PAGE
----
October 16, 2014, Litro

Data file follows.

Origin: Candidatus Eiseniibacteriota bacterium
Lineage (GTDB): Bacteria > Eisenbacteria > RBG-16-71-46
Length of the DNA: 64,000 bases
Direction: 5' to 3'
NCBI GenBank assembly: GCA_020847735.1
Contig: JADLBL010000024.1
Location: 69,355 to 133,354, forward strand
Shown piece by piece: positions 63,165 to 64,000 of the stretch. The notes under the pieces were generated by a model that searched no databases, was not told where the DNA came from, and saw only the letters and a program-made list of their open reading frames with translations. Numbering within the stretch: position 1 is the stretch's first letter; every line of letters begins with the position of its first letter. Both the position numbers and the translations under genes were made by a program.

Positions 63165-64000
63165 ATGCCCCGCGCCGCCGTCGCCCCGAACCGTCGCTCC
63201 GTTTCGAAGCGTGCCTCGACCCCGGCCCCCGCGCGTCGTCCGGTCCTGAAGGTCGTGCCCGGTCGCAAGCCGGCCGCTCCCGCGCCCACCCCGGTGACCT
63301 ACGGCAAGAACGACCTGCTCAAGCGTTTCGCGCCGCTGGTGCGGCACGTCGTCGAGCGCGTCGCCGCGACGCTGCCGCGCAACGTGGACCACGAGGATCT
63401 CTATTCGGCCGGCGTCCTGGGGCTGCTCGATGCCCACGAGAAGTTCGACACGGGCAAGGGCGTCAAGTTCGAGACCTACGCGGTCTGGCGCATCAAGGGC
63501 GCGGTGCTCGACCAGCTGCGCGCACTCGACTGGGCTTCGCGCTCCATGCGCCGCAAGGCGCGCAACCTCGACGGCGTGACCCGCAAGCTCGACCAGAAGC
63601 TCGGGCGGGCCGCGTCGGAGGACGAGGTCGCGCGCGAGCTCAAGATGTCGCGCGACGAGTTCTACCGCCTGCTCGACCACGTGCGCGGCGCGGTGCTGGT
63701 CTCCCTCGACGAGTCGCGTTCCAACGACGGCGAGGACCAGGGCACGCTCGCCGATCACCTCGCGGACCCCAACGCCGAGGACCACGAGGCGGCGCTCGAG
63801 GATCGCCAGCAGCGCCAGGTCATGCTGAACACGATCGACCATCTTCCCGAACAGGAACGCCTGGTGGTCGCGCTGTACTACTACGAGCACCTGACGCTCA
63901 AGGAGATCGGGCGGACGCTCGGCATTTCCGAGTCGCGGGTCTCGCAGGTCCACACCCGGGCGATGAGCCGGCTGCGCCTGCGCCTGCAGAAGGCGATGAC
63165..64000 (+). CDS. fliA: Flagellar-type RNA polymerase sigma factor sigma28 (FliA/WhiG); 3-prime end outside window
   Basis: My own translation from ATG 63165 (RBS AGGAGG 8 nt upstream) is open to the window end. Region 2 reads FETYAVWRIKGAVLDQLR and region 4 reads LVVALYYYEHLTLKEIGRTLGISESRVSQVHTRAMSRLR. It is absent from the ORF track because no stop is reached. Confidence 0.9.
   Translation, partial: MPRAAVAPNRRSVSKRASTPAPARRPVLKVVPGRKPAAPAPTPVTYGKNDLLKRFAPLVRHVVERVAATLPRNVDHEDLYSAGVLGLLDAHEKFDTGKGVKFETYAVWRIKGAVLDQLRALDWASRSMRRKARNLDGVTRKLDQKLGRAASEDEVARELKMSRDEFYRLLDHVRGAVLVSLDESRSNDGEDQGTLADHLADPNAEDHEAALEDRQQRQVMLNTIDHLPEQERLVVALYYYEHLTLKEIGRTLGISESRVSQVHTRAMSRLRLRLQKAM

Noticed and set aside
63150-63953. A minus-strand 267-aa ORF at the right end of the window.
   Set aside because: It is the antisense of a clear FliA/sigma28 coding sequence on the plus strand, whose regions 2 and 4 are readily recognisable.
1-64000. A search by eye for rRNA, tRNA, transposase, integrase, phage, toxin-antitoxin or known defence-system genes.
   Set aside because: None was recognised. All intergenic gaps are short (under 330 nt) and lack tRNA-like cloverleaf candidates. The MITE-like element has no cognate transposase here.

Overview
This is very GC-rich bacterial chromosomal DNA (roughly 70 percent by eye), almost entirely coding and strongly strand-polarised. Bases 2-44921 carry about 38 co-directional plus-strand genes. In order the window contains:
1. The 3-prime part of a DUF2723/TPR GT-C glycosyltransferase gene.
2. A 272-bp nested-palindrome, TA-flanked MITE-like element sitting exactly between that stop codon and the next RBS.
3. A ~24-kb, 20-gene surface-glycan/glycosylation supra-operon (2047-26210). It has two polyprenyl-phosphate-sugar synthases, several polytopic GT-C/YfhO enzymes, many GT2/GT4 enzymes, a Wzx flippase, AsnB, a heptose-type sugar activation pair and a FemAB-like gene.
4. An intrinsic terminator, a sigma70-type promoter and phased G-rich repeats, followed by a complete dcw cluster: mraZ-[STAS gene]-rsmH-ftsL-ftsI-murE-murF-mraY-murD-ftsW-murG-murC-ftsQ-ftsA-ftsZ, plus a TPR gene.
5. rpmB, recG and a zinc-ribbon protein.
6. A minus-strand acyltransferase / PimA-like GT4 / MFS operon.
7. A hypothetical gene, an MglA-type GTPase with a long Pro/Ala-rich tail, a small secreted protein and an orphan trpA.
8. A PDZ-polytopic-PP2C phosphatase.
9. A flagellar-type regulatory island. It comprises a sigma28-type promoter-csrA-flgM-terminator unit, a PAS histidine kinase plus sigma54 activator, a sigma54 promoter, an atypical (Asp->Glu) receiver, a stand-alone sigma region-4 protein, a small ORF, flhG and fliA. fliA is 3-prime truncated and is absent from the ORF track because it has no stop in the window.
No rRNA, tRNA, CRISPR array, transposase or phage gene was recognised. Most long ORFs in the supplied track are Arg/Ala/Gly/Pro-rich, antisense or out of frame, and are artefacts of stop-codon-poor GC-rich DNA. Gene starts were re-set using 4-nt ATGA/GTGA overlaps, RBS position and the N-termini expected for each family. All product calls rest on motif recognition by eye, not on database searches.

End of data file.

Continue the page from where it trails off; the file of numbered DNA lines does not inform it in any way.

Karl Kraus wrote The Last Days of Mankind, his grim, Goliath satire about the Great War, for a theatre on Mars. “Theatre-goers of this world would not be able to bear it,” and not just for its monstrous length (209 acts over fifteen hours), the quixotic lavishness of its stage directions (a dead forest murmurs, 1200 horses drown, and there’s something about a singing flammenwerfer), Kraus’ palimpsest layering of its scenes and crenellations of obsolete German, weird aphorisms, and allusions to opaque Habsburg history. It’s the unflinching dramatization of “man’s inhumanity to man” that Kraus believed would make it so unbearable. It’s an inhumanity that isn’t contained in no man’s land but exists—originates—in the marbled rooms of Ringstraße palaces, in factories run by profiteering industrialists and stalls by black market opportunists, and especially, for Kraus, in newspaper columns. On his Martian stage, journalists hound a dying man for a headline-worthy quote and racketeers loot the bodies of the dead, telling them how lucky they are to have escaped the slog of profit-making. Here, at the Tristan Bates Theatre, the Last Night epilogue is managed, boldly, with a cast of four, martial footfalls, smoke that evoked both Mars and mustard gas, and a new ringing translation. It’s hallucinatory, hellish and all too human.
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